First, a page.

As part of its study to explore sustainable transportation funding methods and completing critical projects, the Pennsylvania Department of Transportation (PennDOT) announced the bridges being considered for its PennDOT Pathways Major Bridge Public-Private Partnership (P3) Initiative, and the coming industry opportunities to participate.
“Our reliance on funding models from the last century leaves us especially vulnerable to fund losses stemming from volatile economic conditions and the increasing transition to alternative-fuel or electric vehicles,” PennDOT Secretary Yassmin Gramian said. “This initiative will help us make much-needed improvements without compromising the routine projects our communities and industry partners rely on.”
To support PennDOT Pathways, an alternative funding Planning and Environmental Linkages (PEL) study is underway to identify near- and long-term funding solutions for the overall transportation system and establish a methodology for their evaluation. One of the early findings of the PEL study is that tolling of major bridges in need of replacement or rehabilitation appears to be a viable near-term solution. To advance this funding alternative, PennDOT is pursuing the first initiative of the PennDOT Pathways Program: The Major Bridge P3 Initiative.
The Pennsylvania P3 Board approved the Major Bridge P3 Initiative on November 12, 2020, which allows PennDOT to use the P3 delivery model for major bridges in need of rehabilitation or replacement, and to consider alternative funding methods for these locations. Through the P3 model, PennDOT can leverage private investment to rebuild critical bridges during a period with historically low interest rates and a favorable labor market. This initiative can provide a dedicated source of revenue for these infrastructure improvements and could create significant savings over the life of the program while ensuring the vitality of the state’s transportation system and economy.
The bridges being considered for tolling through the Major Bridge P3 Initiative are structures of substantial size that warrant timely attention and would require significant funds to rehabilitate or replace. Additionally, these bridges were selected based on the feasibility of construction beginning in two to four years to maximize near-term benefits, and with the intention that their locations are geographically balanced to avoid impact to just one region. Projects being considered, and for which a public involvement process begins this spring, include:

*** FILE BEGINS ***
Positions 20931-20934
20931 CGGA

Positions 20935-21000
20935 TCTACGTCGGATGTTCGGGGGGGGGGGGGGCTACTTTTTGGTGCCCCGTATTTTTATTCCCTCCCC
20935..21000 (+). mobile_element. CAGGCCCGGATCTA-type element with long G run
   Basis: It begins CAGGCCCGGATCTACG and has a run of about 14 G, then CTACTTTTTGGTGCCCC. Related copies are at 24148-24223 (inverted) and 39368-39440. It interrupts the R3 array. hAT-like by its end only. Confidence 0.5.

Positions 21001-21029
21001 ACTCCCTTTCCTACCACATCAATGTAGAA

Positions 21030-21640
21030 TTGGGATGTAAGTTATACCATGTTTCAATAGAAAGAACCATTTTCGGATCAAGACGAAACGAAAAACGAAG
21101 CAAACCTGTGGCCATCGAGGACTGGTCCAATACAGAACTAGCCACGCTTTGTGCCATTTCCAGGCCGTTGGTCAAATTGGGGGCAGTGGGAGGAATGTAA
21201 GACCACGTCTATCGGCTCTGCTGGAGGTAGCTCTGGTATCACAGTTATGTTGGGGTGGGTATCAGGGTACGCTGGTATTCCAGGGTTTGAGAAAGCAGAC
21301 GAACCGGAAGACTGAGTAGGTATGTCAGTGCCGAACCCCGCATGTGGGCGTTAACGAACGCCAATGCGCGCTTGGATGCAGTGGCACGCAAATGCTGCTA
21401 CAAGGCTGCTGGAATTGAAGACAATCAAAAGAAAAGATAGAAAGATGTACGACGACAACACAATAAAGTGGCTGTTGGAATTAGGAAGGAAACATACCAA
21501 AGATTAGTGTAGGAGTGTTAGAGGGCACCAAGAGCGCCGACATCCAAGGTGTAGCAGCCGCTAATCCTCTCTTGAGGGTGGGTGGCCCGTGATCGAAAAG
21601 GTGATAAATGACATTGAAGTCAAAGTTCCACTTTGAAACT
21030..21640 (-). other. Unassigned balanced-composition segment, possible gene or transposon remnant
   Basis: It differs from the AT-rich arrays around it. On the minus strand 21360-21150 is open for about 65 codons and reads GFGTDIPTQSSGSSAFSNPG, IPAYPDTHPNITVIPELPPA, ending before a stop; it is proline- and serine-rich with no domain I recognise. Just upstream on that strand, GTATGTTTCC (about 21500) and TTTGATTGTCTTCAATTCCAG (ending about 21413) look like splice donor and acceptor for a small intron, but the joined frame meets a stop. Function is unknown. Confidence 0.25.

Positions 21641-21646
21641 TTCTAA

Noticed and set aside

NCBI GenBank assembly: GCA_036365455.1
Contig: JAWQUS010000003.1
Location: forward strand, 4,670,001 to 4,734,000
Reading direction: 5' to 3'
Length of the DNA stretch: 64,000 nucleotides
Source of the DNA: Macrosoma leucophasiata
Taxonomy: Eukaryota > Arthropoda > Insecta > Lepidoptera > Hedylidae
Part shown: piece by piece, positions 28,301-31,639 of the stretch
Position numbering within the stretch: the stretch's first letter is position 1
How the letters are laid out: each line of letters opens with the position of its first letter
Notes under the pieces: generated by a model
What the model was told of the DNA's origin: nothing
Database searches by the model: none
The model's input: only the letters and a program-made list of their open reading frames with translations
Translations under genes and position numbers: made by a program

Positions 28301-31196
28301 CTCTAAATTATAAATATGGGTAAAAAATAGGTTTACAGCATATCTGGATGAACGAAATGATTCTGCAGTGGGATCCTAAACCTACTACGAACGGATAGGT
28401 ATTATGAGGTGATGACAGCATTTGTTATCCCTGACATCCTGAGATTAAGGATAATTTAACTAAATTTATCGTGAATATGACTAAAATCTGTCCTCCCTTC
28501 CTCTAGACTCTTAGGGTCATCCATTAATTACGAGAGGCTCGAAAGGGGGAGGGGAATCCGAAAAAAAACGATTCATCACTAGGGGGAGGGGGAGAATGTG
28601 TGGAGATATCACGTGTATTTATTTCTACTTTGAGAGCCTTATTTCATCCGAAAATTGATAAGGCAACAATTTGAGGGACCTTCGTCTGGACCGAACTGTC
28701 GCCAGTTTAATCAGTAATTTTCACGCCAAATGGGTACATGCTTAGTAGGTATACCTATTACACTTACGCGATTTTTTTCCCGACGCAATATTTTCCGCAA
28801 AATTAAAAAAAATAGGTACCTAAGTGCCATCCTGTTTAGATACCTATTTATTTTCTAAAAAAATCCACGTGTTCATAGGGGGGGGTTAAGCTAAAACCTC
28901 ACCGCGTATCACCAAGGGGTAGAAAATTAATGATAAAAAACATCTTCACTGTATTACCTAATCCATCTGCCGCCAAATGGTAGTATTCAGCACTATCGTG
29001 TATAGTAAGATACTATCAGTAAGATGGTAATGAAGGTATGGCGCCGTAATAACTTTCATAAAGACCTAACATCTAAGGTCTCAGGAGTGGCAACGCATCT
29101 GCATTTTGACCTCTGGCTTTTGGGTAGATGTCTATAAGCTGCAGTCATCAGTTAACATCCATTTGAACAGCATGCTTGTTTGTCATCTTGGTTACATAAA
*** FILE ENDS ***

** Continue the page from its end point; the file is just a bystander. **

- I-78 Lenhartsville Bridge Replacement Project (Berks County);
- I-79 Widening, Bridges and Bridgeville Interchange Reconfiguration (Allegheny County);
- I-80 Canoe Creek Bridges (Clarion County);
- I-80 Nescopeck Creek Bridges (Luzerne County);
- I-80 North Fork Bridges Project (Jefferson County);
- I-80 Over Lehigh River Bridge Project (Luzerne and Carbon counties);
- I-81 Susquehanna Project (Susquehanna County);
- I-83 South Bridge Project (Dauphin County); and
- I-95 Girard Point Bridge Improvement Project (Philadelphia County).
Each bridge’s project scope, surrounding roadway network, and traffic flow is being evaluated for inclusion in one or more project bundles to be advertised this spring. PennDOT is analyzing potential structures for project bundles to ensure fair, competitive, and local participation in the P3 procurement to replace these bridges and anticipates issuing a Request for Information to industry partners in the week of February 22 to gather industry feedback on the project, with a Request for Qualifications anticipated this spring. Private-sector partners can find a presentation outlining the anticipated process and project benefits on the Major Bridge P3 project page.
Bridge tolling provides funds to reconstruct or replace these costly bridges without depleting PennDOT’s ability to deliver its current program of projects, thus allowing existing funding to continue to be used for needed roadway and bridge safety and operational improvements. Tolling would be all electronic and collected by using E-ZPass or license plate billing. The funds received from the toll would go back to the bridge where the toll is collected to pay for the construction, maintenance and operation of that bridge.
Over the next year, PennDOT will evaluate these candidate bridges through individual environmental documents being prepared or re-evaluated for each bridge. More information on each individual bridge project, and when the public will have an opportunity to engage on those projects, can be found at www.penndot.gov/funding and on the project pages.
As Pennsylvania’s mobility needs have grown, the amount of funding required to support our highway and bridge network has continued to increase. PennDOT’s current highway and bridge budget for construction and maintenance is about $6.9 billion per year – less than half of the $15 billion needed to keep Pennsylvania’s highways and bridges in a state of good repair and address major bottlenecks on our roadway network.
These are the latest in the agency’s efforts to support and grow the state’s transportation network in the face of growing needs and shrinking resources. Much of PennDOT’s current highway and bridge funding comes from gas taxes, which are declining due to alternative fuels and fuel efficiency. PennDOT Pathways aims to identify reliable, future-focused funding solutions that will meet the overall transportation system’s growing needs while serving communities. The PennDOT Pathways PEL study will evaluate additional alternative funding solutions and will be available for public comment in the spring.
For more information about PennDOT Pathways and the Major Bridge P3 Initiative, visit www.penndot.gov/funding.